EcoSmart concrete was used for the piles pile caps and precast panels of the new light station at Sandheads. High volume fly ash -HVFA- concrete provides greater strength and less permeability which will result in a higher durability in the harsh marine environment. In the case of this project the slower setting time of HVFA concrete was beneficial as the concrete trucks had to be brought to the site by tug boat and barge increasing the time that the concrete was in the trucks before pumping and placing. The manufacturing of the concrete for the Sandheads Light Structure avoided approximately 44% of the C02 emissions that manufacturing of conventional all-cement concrete would have created.
Case Study Report Author: Brian Konrad
As this case study illustrates implementing EcoSmart concrete technology is particularly challenging in remote areas of Canada. Availability of fly ash limited or lack of experience with the use of fly ash in concrete limited competition for concrete supply and cold and rainy weather conditions all contributed to the challenges of introducing EcoSmart concrete on this project. To overcome these challenges a strong commitment to â€œgreenâ€ construction and collaboration among stakeholders are needed.
The beginning stages of EcoSmart concrete implementation on this project were very successful in terms of increasing the knowledge about this technology among new users. In the end however EcoSmart concrete was not used on this project.
This report summarizes the steps taken during the design and tender stages of the project as well as outlines the steps that a similar project would need to take to continue with the implementation of EcoSmart concrete during the construction stage.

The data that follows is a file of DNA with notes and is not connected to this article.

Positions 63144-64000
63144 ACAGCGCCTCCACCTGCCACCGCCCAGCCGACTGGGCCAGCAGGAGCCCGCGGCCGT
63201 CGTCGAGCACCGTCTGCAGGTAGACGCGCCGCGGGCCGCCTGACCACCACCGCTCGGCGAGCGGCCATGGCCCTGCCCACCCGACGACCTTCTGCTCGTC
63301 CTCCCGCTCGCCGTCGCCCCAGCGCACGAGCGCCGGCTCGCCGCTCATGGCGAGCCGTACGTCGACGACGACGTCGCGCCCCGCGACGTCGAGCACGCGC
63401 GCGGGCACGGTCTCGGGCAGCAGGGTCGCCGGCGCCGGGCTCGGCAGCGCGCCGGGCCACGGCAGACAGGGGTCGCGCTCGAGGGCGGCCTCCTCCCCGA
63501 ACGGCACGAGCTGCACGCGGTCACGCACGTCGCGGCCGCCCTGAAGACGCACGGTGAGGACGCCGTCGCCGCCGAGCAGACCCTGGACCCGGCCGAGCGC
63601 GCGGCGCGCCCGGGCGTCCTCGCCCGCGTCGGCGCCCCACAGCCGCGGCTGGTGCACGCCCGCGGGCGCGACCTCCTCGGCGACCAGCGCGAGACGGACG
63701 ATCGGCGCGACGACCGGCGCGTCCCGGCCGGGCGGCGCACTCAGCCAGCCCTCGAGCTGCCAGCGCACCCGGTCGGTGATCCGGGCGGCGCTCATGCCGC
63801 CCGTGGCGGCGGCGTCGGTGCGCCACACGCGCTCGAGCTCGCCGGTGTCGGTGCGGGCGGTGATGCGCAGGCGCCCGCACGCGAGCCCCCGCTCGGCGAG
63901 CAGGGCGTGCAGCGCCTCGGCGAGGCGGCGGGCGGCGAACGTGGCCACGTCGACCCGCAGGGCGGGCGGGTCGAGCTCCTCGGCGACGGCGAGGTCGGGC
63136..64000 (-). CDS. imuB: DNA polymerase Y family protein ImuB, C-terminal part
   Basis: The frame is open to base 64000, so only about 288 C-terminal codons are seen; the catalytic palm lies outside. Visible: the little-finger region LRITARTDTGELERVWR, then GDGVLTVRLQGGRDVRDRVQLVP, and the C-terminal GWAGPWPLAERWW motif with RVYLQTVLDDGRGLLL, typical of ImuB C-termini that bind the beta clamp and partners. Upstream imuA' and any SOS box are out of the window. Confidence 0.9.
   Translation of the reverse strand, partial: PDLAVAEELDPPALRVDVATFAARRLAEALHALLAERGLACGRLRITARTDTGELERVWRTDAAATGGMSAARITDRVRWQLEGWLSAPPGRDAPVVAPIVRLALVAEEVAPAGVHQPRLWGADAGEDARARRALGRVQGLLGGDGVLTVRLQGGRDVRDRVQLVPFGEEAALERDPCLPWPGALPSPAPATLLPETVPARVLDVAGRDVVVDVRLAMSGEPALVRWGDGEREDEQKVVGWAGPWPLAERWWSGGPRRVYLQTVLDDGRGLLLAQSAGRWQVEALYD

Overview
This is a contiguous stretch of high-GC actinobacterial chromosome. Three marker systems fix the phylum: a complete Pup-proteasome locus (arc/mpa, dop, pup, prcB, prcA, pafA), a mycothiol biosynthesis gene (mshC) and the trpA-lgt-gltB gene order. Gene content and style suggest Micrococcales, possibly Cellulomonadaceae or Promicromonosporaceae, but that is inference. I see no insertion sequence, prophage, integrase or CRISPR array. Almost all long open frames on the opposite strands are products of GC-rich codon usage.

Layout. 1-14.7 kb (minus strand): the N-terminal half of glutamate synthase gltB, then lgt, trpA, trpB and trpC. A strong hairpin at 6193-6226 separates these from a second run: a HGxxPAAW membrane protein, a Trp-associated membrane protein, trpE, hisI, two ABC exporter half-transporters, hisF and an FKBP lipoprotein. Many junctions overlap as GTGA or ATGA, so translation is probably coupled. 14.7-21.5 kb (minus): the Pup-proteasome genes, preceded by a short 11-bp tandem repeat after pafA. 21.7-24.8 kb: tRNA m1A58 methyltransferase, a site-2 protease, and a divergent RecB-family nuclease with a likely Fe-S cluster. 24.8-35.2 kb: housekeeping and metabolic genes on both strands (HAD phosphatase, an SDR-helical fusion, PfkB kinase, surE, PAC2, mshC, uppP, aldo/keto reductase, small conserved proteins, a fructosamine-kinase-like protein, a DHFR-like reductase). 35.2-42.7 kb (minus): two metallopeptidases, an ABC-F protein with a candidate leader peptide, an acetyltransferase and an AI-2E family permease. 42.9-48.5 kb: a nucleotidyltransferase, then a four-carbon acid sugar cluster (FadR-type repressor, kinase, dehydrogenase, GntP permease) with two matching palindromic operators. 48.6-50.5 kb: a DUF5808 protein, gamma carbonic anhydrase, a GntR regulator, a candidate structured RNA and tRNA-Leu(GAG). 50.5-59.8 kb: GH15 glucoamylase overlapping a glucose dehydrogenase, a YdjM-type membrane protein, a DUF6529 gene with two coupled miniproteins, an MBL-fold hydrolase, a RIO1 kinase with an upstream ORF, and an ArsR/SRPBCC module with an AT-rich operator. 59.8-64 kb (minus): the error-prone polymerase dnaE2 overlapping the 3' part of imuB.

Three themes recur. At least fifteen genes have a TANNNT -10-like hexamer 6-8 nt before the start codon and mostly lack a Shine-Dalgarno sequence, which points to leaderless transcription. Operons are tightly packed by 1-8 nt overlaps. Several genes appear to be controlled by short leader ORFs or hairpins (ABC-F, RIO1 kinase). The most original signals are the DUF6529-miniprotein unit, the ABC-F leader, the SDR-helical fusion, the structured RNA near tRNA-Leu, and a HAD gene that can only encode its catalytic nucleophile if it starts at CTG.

Case Study Report Author: EcoSmart Concrete Project
The Greater Vancouver Regional District -GVRD- is constructing a 38.5 million gallon reservoir at Little Mountain Vancouver. The Project is known as the Little Mountain Reservoir Reconstruction -LMRR- . The use of EcoSmart concrete at the LMRR demonstrates that this type of concrete is ideal for large infrastructure projects. The resulting wall concrete evaluated here had in excess of 35% fly ash replacement for portland cement resulting in significant GHG reductions at no premium cost.
The concrete had excellent workability resulting in corresponding excellent surface finishes. It was readily pumped and consolidated even at slumps that would be considered low for the wall configuration. High durability necessary for the 100 year design service life was demonstrated by low porosity and permeability in concrete tests. In addition the concreteâ€™s high resistivity will assist in long term passivation of the reinforcing steel from corrosion. As is typical of concretes containing higher fly ash replacements slower setting times and lower early age strength resulted. However the in-situ strength of the semi-massive walls concrete was adequate to achieve conventional formwork stripping schedules. Finally use of EcoSmart concrete achieved relatively low shrinkage which resulted in crack-free walls and supported control joints at larger than normal spacings.
Case Study Report Author: Levelton Consultants Ltd